EY books another year of double-digit growth in the Asia Pacific

17 September 2018 Authored by Consultancy.asia

Ernst & Young has achieved solid growth of 7.4% over the past year to book record global revenues of $34.8 billion, with its Asia Pacific business the standout region.

The Big Four accounting and consulting firm Ernst & Young has kept the pressure up on its rivals PwC and Deloitte with a record $34.8 billion take for its past reporting year till the end of June – equating to 7.4% growth against 2017 (in local currency and 11% in US dollars) across its various service lines and regions and its eighth consecutive year of overall growth. The Asia Pacific was again the firm’s hottest market, achieving growth of 10.5% with a five year annual compound growth rate of 10.2%.

Altogether, the firm raised revenues of $4.1 billion in the Asia Pacific (exc. Japan), with Greater China again featuring as one of the EY’s top five markets for overall revenue in its third consecutive year for double-digit growth. The Australia market was also noted for its strong growth, while India, which sits within the firm’s EMEIA (Europe, Middle East, India and Africa) geographic division, led all locations with growth of 16.3% (its eighth year of such growth).

The firm’s performance in India belied the EMEIA lagging other regions overall with growth of 6.9%, yet the region collectively still accounted for $13.9 billion of the overall tally – with Germany, Italy, the Netherlands and Spain cited as particularly strong growth markets – behind the Americas, which pulled in revenues of $15.6 billion (at 7.4% growth for 2018 with a five-year CAGR of 9%). The US remained the major share of the firm’s revenues both regionally and globally, with a grand haul of $14 billion.

The balance between growth and traditional markets was further reflected across EY’s service lines, which saw its advisory and transaction advisory lines up 10.1% and 13.9% respectively, and its assurance division (up 4.4% and 6.4%) still lifting the bulk of the weight with return of $12.5 billion each. Yet, the firm’s advisory line has again outshone its tax division, with earnings of $9.6 billion against $9 billion, while the remainder came via its booming transaction advisory services ($3.6 billion) which has now achieved a five-year CAGR of 13.3%.EY records double-digit growth in Asia to book record global revenuesIn respect to the EY’s growing advisory segment – which includes consulting on rapidly emerging Industry 4.0 technologies such as robotic processes automation (RPA), blockchain, Internet of Things (IoT), data analytics and cybersecurity – the firm has already stated its intention to reinvest $1 billion back into new technology solutions over the next two years, and has continued to open its flagship wavespace innovation centres across the globe, including plans for further rollouts across its Asian markets.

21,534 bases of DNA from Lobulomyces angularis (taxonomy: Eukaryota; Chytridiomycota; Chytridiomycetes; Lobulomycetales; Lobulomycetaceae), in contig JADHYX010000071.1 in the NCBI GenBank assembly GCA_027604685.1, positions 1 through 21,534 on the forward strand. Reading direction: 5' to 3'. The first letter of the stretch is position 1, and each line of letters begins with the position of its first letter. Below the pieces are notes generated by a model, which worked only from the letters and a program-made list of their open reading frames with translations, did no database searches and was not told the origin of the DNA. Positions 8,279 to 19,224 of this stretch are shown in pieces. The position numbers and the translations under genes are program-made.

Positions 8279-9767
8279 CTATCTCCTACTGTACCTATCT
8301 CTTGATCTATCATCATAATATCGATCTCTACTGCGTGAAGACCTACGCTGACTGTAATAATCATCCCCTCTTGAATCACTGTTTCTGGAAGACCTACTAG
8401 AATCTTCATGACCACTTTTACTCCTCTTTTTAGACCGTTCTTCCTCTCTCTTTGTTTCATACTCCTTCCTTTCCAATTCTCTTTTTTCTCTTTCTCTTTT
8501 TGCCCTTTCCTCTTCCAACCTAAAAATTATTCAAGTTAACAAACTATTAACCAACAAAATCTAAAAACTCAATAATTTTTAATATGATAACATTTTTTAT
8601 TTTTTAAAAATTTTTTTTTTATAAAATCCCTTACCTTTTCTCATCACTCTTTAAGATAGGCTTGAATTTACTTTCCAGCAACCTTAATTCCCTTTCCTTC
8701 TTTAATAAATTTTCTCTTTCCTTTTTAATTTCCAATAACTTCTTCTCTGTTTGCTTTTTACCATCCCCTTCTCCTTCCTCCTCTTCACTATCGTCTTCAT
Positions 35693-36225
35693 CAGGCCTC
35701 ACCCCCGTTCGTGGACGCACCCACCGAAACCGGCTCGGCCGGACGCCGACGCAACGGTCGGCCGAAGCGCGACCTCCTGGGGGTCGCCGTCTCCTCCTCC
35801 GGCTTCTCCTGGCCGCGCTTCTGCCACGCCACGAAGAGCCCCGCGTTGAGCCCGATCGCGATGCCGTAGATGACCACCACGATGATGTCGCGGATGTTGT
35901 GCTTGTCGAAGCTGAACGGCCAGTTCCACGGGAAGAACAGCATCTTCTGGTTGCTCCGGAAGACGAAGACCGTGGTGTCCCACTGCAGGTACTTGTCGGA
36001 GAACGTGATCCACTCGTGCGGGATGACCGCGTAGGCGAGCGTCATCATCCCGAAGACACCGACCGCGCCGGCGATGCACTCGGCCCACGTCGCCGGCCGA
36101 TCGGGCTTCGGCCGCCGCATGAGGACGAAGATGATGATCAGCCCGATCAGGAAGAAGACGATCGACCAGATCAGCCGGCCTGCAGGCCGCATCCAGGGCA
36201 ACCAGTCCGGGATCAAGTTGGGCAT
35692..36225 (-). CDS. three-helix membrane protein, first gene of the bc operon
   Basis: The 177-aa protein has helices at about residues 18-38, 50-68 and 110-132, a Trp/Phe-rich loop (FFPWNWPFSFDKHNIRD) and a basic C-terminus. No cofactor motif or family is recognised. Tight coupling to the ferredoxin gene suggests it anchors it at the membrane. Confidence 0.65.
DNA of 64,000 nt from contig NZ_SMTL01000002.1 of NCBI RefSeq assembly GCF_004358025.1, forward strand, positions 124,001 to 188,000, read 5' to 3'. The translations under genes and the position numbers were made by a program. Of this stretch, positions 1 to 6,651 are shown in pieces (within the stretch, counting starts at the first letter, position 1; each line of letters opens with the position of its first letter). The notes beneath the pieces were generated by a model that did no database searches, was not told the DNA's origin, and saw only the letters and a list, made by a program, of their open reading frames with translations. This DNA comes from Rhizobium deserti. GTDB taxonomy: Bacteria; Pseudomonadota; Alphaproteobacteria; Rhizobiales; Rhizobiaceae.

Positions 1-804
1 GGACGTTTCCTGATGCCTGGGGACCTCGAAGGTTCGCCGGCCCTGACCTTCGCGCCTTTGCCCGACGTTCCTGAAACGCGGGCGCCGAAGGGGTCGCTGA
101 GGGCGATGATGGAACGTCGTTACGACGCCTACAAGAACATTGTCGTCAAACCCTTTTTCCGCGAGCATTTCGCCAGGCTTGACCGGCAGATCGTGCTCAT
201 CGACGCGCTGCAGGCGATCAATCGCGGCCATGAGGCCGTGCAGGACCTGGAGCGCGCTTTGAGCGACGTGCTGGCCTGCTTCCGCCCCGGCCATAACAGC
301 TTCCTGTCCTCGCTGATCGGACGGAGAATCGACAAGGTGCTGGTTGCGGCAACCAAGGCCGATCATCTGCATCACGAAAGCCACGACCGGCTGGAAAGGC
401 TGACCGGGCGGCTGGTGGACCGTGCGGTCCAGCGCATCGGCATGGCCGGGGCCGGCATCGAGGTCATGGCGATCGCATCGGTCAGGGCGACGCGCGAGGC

Carmine Di Sibio, EY’s Global Managing Partner for Client Service, said in conjunction with the release of its annual financial report; “Our commitment to deploying the best use cases for new technologies helps clients not just keep pace, but stay ahead of the vast disruption in today's business world. Significant investments in people, technology and alliances over the past few years are transforming traditional and emerging EY services alike. We are proud that we are empowering clients to succeed and grow in this complex environment.”

In further support of its technological aspirations, the firm has put in a concerted training and recruitment drive in the domain over the past year, with EY now boasting a workforce featuring over 20,000 data and analytics practitioners around the world and more than 2,000 data scientists. Altogether, the firm’s advisory division saw an 11.7% jump in headcount over the past year (to nearly 60,000 employees worldwide) – matched only by the rise in its transaction service professionals – while the Asia Pacific recorded a 4.4% boost in personnel across all departments.

Overall, the firm’s headcount increased by 5.7% globally, adding 65,000 new faces from more than 2 million applications to take its total employee count to over 260,000 (with the firm’s attrition rate rising marginally to 21.1%) – stationed across 700-odd offices in more than 150 countries. For the 2018 financial year, the firm has admitted 1,147 new partners, with close to a third of those operating in emerging markets such as the Asia Pacific – which saw regional Area Managing Partner Patrick Winter take the helm in July.

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